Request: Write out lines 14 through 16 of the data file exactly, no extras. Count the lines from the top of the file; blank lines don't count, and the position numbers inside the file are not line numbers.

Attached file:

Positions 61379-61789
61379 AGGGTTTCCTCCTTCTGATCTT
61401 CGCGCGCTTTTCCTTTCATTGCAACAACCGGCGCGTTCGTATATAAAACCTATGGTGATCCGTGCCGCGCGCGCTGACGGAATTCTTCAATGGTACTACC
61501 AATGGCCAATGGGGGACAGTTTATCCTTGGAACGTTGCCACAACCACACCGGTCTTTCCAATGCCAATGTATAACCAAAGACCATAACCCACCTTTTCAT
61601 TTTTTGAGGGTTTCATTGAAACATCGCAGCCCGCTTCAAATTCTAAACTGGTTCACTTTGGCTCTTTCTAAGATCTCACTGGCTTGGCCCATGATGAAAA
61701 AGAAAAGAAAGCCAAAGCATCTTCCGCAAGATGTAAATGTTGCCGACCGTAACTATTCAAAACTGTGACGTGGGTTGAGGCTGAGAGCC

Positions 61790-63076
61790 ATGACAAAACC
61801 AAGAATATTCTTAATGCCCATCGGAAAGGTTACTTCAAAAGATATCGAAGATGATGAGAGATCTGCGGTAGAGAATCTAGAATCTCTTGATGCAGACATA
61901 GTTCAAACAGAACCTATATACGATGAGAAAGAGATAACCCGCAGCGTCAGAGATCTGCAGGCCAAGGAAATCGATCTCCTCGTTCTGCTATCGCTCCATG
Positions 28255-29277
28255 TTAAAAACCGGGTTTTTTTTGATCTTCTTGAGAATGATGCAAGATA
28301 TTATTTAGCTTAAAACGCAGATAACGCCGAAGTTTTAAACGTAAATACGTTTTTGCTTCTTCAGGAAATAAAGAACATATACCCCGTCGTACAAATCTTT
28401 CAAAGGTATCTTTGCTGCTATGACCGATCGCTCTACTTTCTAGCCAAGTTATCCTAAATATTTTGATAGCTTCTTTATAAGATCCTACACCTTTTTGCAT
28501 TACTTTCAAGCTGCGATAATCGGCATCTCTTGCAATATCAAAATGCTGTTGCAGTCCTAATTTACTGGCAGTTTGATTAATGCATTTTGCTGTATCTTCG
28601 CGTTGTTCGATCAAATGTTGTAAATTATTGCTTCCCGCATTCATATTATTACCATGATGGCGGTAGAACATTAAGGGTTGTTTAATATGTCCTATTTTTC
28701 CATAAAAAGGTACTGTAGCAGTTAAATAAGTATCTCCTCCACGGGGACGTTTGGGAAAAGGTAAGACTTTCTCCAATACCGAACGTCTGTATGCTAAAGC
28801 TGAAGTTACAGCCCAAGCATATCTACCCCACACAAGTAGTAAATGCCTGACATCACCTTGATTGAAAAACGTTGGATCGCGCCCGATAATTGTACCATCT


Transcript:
28401 CAAAGGTATCTTTGCTGCTATGACCGATCGCTCTACTTTCTAGCCAAGTTATCCTAAATATTTTGATAGCTTCTTTATAAGATCCTACACCTTTTTGCAT
28501 TACTTTCAAGCTGCGATAATCGGCATCTCTTGCAATATCAAAATGCTGTTGCAGTCCTAATTTACTGGCAGTTTGATTAATGCATTTTGCTGTATCTTCG
28601 CGTTGTTCGATCAAATGTTGTAAATTATTGCTTCCCGCATTCATATTATTACCATGATGGCGGTAGAACATTAAGGGTTGTTTAATATGTCCTATTTTTC